NFL needs to do more about violence — domestic and otherwise [Letter]

September 12, 2014

Ravens running back Ray Rice was recently suspended indefinitely from the National Football League for his savage beating of his wife. If the NFL is serious about addressing violence — domestic and otherwise — they need to adopt a system that detects those players likely to be violent and connect them with treatment that can effectively reduce aggression. The same type of public health approach used by Cure Violence to address neighborhood violence can be used to address violence among NFL players.

Thus far, the NFL's response has been to harshly penalize Mr. Rice, sending a message to other players and to the public that this type of behavior is not tolerated. This is an important step in establishing the norms that reject this type of destructive violence. However, punishment itself has proven ineffective at changing overall behavior — meaning that if there are other players in the NFL who are abusive, they are unlikely to seek help to stop violent behavior. Players may be more careful about engaging in violence in public, but without treatment, they will continue to be violent in private.

A public health approach to violence intervention in the NFL would designate active or former players to seek out the players on each team who exhibit symptoms of being violent — either through talking to other players or by using established public health screening tools. Once identified, these players would then be assessed for issues they face that increase their risk of violence and proactively connected to services to alleviate violent tendencies and provide an ongoing support structure.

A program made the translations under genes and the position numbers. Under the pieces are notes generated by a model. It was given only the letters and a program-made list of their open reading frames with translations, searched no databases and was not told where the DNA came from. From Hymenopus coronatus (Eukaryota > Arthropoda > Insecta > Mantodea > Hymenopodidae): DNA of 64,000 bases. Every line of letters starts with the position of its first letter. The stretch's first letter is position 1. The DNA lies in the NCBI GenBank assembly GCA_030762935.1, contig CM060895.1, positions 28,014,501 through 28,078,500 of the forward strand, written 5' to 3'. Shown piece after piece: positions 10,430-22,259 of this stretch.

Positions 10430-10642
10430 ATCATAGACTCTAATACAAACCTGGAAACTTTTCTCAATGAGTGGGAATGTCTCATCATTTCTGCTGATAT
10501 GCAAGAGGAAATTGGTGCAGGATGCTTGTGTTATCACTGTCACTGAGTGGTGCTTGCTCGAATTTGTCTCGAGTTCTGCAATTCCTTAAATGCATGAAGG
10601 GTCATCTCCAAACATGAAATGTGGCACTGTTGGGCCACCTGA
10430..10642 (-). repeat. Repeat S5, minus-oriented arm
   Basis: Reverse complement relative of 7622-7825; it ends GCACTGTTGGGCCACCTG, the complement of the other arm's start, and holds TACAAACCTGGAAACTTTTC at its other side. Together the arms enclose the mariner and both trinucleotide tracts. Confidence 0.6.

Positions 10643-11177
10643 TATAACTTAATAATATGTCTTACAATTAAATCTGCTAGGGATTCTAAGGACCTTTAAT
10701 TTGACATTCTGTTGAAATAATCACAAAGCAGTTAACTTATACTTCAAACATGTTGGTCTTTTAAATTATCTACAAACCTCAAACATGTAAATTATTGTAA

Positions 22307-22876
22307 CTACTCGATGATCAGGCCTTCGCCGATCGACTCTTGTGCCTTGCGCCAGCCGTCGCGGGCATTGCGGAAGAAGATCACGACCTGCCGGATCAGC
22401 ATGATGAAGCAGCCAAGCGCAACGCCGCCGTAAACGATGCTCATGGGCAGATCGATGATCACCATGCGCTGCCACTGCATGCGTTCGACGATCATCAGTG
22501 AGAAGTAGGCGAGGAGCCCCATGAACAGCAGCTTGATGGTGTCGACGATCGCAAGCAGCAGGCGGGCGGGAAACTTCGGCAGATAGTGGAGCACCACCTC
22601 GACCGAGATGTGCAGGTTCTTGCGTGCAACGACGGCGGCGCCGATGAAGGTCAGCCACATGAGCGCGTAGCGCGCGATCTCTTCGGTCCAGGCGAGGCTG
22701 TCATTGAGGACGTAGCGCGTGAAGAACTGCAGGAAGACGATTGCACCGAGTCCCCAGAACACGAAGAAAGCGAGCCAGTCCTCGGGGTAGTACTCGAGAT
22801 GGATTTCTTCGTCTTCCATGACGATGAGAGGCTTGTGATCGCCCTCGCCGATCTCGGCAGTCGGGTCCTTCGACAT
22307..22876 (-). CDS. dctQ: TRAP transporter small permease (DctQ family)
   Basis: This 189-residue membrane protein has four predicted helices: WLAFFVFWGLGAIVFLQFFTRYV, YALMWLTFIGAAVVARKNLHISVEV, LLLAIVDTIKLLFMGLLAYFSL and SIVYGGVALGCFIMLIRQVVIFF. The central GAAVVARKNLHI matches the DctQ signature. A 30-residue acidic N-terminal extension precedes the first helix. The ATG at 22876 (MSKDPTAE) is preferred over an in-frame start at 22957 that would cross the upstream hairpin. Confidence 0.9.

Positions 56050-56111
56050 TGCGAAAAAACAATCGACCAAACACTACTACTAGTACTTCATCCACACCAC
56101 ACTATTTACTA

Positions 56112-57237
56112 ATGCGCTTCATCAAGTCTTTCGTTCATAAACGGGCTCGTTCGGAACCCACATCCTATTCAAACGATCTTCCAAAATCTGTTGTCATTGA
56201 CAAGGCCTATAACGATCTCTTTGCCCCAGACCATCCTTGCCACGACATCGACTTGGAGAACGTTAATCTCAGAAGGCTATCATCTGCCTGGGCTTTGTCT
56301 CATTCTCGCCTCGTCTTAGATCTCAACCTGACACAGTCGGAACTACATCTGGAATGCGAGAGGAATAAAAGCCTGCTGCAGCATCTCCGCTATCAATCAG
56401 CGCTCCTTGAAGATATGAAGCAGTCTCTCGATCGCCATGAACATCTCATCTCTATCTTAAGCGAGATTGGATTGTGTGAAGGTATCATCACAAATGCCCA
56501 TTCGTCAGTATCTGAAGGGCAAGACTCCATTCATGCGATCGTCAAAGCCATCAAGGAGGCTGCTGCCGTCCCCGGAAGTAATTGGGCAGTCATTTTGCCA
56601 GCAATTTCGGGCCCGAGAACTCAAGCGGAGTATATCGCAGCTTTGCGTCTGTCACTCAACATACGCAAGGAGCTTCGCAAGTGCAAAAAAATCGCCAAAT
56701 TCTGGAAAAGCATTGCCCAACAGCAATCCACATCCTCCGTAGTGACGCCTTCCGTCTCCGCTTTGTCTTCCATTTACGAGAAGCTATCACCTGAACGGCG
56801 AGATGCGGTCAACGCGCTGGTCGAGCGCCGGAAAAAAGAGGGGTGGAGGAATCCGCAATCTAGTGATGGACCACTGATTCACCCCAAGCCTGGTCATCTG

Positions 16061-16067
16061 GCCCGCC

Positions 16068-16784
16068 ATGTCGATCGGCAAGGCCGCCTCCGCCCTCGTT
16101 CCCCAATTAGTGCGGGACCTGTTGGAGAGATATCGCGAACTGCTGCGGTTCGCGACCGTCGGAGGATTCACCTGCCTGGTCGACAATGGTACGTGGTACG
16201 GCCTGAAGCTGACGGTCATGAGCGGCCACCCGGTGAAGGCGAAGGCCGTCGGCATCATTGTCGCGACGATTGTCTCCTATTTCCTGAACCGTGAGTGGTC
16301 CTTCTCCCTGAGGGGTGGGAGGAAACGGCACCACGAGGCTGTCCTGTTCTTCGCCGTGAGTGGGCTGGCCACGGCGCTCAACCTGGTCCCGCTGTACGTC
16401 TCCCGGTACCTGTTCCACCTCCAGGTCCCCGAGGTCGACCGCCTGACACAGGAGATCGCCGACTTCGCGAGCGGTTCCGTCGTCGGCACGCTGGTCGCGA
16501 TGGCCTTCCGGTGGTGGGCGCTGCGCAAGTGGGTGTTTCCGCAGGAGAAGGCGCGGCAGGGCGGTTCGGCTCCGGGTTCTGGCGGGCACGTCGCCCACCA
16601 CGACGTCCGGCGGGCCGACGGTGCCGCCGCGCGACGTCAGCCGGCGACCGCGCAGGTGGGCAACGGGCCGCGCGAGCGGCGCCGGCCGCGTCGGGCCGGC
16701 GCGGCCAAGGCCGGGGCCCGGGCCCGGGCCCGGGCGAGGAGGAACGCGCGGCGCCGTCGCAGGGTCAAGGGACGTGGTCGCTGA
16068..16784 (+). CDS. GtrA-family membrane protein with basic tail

This public health approach has been very successful in dealing with many types of violence. The program has reduced group violence in British juvenile prisons, sectarian violence in Iraq and Syria and street violence in more than 50 sites around the world. A similar approach in the NFL would prevent the type of brutal violence exhibited by Ray Rice. Punishment alone will not stop this from happening again. Violence will only cease if we acknowledge that those who are prone to behaving violently have issues that must be addressed to prevent violent behavior.

Charles Ransford

The writer is director of science and policy of Cure Violence.

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